Friday, September 24, 2010


This is a year that everyone around the world has become more aware of the monsoon season in South Asia, due to the terrible flooding in Pakistan that has received wide coverage. My Tuesday post showed some of the pictures I took on the way showing flooding between Delhi and Mussoorie.

What is it really like to live in a monsoon? We are arriving at the very end (so we hope) but it has brought back many memories. During this time the power supply can be frequently interrupted (as happened in our apartment Wednesday most of the day until early evening). School property is now on a grid backed up by generators in all areas. So the majority of staff know that if their power goes off, it will most likely return in just a few minutes. The power outages can also affect the water supply, which is powered by pumps. Even when the rains are heavy, there can be problems getting water into the homes. Fortunately, the school now has been able to assure a constant supply to residences and homes.

Inside the house everything is damp during the monsoon. Some homes have wired the clothes closets so that there is a light bulb burning near the bottom. This keeps shoes from getting moldy and clothing from feeling damp. Beds feel damp when you crawl under the covers. Towels do not dry and begin to smell sour after a few days. Laundry can be hung for days until it is fit to wear. Seat cushions on chairs make your behind feel damp when you rise. The thick cement-and-plaster walls feel damp to the touch. The positive side? It is incredibly beautiful, everything is bright green, and the views when the clouds part are amazing.

Today (Friday) a dehumidifier is being taken down to our apartment. Running it constantly for the next few days should help a lot. I’ve moved my clothes from shelves in the wall to the wooden wardrobe, which could keep them from feeling even more damp.

On Wednesday the clouds were heavy all day and it rained more or less continually from late morning onwards. Thursday morning there was a crack of blue in the clouds and throughout the morning the sun shone. Around lunchtime the clouds rolled back in and the dampness returned. It didn’t rain at all, although the clouds came and went. We had supper in the bazaar and on the way home the full moon was shining brightly and the sky was clear. Today the break in the clouds was even wider, with lots of blue sky. The forecast looks promising.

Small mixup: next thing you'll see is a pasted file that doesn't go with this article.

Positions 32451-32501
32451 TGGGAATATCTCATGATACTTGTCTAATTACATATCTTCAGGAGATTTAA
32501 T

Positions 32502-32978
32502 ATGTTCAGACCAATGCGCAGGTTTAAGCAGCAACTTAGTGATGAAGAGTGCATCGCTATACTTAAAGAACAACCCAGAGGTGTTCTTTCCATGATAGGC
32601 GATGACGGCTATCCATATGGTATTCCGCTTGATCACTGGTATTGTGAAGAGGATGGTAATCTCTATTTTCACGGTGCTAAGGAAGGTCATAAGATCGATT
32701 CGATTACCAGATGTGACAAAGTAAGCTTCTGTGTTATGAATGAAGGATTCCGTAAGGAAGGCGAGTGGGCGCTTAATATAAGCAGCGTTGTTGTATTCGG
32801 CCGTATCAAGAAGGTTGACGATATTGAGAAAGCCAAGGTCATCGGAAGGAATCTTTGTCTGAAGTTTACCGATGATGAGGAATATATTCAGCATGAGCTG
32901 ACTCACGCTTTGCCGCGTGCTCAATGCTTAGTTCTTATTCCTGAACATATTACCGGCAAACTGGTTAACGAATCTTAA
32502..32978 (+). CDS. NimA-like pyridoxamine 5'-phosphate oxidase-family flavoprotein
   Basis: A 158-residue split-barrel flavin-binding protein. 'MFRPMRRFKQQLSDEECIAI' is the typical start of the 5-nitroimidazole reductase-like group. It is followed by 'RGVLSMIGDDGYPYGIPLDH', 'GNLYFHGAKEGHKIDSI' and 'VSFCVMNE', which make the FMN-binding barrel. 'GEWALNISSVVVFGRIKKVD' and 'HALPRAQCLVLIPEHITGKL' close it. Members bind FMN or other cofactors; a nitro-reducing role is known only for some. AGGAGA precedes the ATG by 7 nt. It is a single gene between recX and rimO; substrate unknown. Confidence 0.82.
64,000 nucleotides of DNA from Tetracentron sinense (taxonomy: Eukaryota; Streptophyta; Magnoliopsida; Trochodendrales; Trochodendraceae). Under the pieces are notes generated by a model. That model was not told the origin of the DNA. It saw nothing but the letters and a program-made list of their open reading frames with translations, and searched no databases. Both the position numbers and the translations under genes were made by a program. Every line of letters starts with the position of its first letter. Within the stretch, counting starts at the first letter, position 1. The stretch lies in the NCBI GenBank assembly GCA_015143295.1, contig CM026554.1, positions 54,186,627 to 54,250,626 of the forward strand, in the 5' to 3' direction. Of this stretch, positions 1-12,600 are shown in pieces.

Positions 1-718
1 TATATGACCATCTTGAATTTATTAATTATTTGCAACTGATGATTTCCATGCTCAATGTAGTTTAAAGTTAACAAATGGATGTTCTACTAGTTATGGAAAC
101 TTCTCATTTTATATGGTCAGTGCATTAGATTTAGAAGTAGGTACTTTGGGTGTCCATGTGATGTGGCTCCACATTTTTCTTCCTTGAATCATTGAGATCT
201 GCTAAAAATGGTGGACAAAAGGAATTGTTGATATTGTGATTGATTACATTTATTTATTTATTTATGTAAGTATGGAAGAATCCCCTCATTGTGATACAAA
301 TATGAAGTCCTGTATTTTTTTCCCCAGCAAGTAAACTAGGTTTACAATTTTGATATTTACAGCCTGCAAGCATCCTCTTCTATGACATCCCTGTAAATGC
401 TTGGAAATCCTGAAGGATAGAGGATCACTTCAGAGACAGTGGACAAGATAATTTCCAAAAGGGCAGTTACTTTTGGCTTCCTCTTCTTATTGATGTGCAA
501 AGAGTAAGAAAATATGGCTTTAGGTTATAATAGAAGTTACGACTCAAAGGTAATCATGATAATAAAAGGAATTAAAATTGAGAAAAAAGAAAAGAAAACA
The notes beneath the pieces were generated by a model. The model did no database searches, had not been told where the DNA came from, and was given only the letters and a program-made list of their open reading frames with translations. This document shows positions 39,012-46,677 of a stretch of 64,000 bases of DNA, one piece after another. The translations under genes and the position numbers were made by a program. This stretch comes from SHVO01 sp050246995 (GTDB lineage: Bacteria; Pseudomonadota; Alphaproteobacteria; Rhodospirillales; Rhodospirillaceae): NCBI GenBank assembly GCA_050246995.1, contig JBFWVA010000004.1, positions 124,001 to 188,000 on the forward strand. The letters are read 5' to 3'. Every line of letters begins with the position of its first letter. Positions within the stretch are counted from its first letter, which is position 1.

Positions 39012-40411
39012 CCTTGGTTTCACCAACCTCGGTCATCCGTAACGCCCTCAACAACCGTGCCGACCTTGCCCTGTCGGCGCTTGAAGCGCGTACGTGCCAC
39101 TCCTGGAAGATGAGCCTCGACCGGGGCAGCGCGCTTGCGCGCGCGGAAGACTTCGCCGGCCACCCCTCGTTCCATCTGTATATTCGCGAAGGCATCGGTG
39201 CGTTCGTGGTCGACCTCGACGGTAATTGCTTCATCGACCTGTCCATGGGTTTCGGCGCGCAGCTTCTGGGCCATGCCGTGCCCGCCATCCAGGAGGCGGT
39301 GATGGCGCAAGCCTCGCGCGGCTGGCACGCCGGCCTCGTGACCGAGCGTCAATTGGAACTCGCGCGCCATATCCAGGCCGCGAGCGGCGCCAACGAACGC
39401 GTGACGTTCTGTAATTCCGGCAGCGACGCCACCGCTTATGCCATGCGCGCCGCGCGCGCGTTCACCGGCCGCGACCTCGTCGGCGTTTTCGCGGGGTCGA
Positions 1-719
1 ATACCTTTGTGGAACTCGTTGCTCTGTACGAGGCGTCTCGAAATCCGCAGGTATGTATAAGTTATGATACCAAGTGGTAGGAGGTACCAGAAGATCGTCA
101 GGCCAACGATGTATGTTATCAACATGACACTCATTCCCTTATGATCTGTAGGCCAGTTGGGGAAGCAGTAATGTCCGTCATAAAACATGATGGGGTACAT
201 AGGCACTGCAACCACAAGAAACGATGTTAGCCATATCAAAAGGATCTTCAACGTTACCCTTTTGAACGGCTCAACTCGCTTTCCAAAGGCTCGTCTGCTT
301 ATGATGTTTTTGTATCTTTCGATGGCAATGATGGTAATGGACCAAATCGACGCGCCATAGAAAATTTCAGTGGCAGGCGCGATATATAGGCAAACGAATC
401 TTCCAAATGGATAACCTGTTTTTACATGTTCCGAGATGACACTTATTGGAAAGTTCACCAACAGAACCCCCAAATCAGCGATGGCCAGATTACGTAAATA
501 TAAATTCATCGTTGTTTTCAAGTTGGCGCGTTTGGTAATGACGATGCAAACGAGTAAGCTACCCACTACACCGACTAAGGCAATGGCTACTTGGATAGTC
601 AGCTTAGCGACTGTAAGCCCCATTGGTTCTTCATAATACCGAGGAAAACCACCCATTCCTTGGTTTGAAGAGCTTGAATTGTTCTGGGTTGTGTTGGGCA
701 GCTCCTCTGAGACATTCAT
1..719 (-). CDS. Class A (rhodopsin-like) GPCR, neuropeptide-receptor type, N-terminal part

This season can make people edgy and depressed. When you are continually socked in with clouds and fog, with endless hours of rain (frequently very heavy), you begin to feel that it will never end. In the past, when a nice sunny day appeared in mid-September, hopefully signifying the end of the rains, the Principal would declare a Fair-Weather Holiday. This was always a favorite of the students (not to mention staff). I remember one year that we hiked to the village of Suokholi (about 7 miles out Tehri Road) with another family. Our kids were all very young but they enjoyed it. Most people took the day to be outside, take a short hike, and just be glad that the sun was on its way back.

Entry to our road from Tehri Road; the poles keep out large vehicles

Monsoon mist on the path up to Fern Oaks; Dan ahead of me (as usual!)

Ferns on the trees, beginning to turn brown

Harvest moon from Tehri Road Thursday evening; this makes me want a better camera!

Friday morning skies!


  1. OK, I'll stop complaining about our rainy season in Vancouver. At least our clothing stays dry in our closets. I really appreciate this information. We also hear a lot about the rain in India because of the difficulties associated with the coming Commonwealth Games, one being the weather. We're hoping Dan will attend to give a report?

  2. We'll be seeing all the news (and there's been a lot in the papers about the complaints) but we are staying far away from Delhi during the Games period. It will be a madhouse.


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